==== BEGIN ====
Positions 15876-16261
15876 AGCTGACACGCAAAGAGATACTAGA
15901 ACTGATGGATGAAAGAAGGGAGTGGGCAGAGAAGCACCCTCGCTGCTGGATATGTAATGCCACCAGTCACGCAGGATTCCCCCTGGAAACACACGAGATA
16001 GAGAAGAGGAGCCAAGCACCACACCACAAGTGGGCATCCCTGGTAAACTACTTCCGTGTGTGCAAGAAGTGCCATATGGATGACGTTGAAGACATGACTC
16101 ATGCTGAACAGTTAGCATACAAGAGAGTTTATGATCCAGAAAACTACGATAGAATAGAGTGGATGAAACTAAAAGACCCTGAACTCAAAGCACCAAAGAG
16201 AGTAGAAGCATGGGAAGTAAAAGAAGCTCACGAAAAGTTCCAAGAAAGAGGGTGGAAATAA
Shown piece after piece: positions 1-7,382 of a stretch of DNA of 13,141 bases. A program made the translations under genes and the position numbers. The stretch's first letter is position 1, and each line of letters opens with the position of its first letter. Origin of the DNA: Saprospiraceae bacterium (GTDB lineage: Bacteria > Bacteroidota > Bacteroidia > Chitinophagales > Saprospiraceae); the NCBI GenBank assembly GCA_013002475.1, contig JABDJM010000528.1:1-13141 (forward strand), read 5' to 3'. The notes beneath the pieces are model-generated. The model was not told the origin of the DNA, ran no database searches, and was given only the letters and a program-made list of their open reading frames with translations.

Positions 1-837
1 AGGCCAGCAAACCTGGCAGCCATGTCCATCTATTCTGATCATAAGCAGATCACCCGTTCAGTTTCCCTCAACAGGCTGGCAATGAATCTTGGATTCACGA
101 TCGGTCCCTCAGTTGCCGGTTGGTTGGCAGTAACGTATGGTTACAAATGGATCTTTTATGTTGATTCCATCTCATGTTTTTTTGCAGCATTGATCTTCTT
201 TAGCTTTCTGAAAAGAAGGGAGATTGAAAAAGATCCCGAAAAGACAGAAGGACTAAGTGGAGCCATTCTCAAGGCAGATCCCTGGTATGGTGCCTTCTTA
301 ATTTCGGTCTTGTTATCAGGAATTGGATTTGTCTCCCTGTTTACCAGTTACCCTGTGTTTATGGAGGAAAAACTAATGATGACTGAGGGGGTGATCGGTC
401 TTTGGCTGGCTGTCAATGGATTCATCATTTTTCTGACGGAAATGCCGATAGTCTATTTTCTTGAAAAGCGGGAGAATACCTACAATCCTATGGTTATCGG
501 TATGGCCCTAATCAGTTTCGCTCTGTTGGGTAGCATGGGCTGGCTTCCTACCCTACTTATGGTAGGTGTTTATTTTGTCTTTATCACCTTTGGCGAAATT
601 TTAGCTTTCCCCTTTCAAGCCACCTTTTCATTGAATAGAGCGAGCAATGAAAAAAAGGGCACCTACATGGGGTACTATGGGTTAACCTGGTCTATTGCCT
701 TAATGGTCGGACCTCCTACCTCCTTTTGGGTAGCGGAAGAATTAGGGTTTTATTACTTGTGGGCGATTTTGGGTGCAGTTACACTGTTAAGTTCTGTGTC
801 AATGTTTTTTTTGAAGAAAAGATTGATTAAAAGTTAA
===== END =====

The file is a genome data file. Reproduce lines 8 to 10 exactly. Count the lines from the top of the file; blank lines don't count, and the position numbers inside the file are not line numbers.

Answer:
Positions 1-837
1 AGGCCAGCAAACCTGGCAGCCATGTCCATCTATTCTGATCATAAGCAGATCACCCGTTCAGTTTCCCTCAACAGGCTGGCAATGAATCTTGGATTCACGA
101 TCGGTCCCTCAGTTGCCGGTTGGTTGGCAGTAACGTATGGTTACAAATGGATCTTTTATGTTGATTCCATCTCATGTTTTTTTGCAGCATTGATCTTCTT